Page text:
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Prevalence of HIV-1 Drug Resistance among Women Screening for HIV Prevention Trials in KwaZulu-Natal, South Africa (MTN-009)

Parikh, UM and Kiepiela, P and Ganesh, S and Gomez, K and Horn, S and Eskay, K and Kelly, C and Mensch, B and Gorbach, P and Soto-Torres, L and Ramjee, G and Mellors, JW (2013) Prevalence of HIV-1 Drug Resistance among Women Screening for HIV Prevention Trials in KwaZulu-Natal, South Africa (MTN-009). PLoS ONE, 8 (4).

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Abstract

Background:A major concern with using antiretroviral (ARV)-based products for HIV prevention is the potential spread of drug resistance, particularly from individuals who are HIV-infected but unaware of their status. Limited data exist on the prevalence of HIV infection or drug resistance among potential users of ARV-based prevention products.Methods:A cross-sectional study of reproductive-aged women who presented to screen for an HIV prevention trial was conducted at 7 clinical sites in Durban, South Africa. CD4+T cell counts, HIV-1 RNA levels and population sequencing of the protease and reverse transcriptase genes were performed for all women with 2 positive HIV rapid tests. Resistance mutations were identified using the Stanford Calibrated Population Resistance Tool.Results:Of the 1073 evaluable women, 400(37%) were confirmed as HIV-infected. Of those, plasma HIV-1 RNA was detectable in 365/400(91%) and undetectable(<40 copies/ml) in 35/400(9%) women. 156 women(39%) were eligible for antiretroviral therapy (CD4+T cell counts<350 cells/mm3) and 50(13%) met criteria for AIDS(CD4<200 cells/mm3). Of 352 plasma samples(>200 copies/ml) analyzed for drug resistance, 26(7.4%) had nucleoside reverse transcriptase inhibitor (NRTI), non-nucleoside reverse transcriptase inhibitor (NNRTI) or protease inhibitor (PI) drug resistance mutations. Among those with resistance, 18/26 participants(62%) had single-class NNRTI resistance and 5/26(19%) had dual-class NRTI/NNRTI. Major mutations in reverse transcriptase included K65R(n = 1), L74I(n = 1), K103N(n = 19), V106M(n = 4), Y181C(n = 2), M184V(n = 4), and K219E/R(n = 2). Major PI-resistance mutations were rare: M46L(n = 1) and I85V(n = 1). All participants were infected with subtype C virus, except one infected with subtype A.Conclusions:In women from Durban, South Africa screening for an HIV prevention trial, the HIV prevalence was high (37%) and HIV drug resistance prevalence was above 5%. This study highlights the potential challenges faced when implementing an ARV-based prevention product that overlaps with first-line antiretroviral therapy. Effective screening to exclude HIV infection among women interested in uptake of ARV-based HIV prevention will be essential in limiting the spread of ARV resistance.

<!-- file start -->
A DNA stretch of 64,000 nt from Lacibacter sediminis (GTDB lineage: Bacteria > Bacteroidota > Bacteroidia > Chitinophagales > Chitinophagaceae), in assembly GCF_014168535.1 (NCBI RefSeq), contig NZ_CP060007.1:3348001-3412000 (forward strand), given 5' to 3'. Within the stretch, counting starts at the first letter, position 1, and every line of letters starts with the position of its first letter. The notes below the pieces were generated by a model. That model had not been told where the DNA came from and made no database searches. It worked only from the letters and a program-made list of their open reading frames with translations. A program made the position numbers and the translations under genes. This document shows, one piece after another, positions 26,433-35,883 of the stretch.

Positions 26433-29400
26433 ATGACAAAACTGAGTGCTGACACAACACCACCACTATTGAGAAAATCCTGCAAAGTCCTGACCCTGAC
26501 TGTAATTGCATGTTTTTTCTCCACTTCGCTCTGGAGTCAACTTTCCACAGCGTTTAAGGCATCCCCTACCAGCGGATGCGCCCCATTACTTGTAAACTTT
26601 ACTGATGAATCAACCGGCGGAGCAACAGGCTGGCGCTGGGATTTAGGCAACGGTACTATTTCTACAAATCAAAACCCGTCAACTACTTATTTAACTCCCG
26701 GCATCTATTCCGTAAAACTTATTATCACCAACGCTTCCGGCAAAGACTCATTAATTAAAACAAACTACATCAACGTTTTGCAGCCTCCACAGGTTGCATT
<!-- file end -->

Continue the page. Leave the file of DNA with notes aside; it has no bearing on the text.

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Details

Item Type: Article
Status: Published
Creators/Authors:
CreatorsEmailPitt UsernameORCID
Parikh, UMump3@pitt.eduUMP3
Kiepiela, P
Ganesh, S
Gomez, K
Horn, S
Eskay, K
Kelly, C
Mensch, B
Gorbach, P
Soto-Torres, L
Ramjee, G
Mellors, JWjwm1@pitt.eduJWM1
Contributors:
ContributionContributors NameEmailPitt UsernameORCID
EditorVenter, Willem Daniel FrancoisUNSPECIFIEDUNSPECIFIEDUNSPECIFIED
Date: 9 April 2013
Date Type: Publication
Journal or Publication Title: PLoS ONE
Volume: 8
Number: 4
DOI or Unique Handle: 10.1371/journal.pone.0059787
Schools and Programs: School of Medicine > Infectious Diseases and Microbiology
Refereed: Yes
Date Deposited: 03 May 2013 21:11
Last Modified: 02 Feb 2019 13:58
URI: http://d-scholarship.pitt.edu/id/eprint/18327

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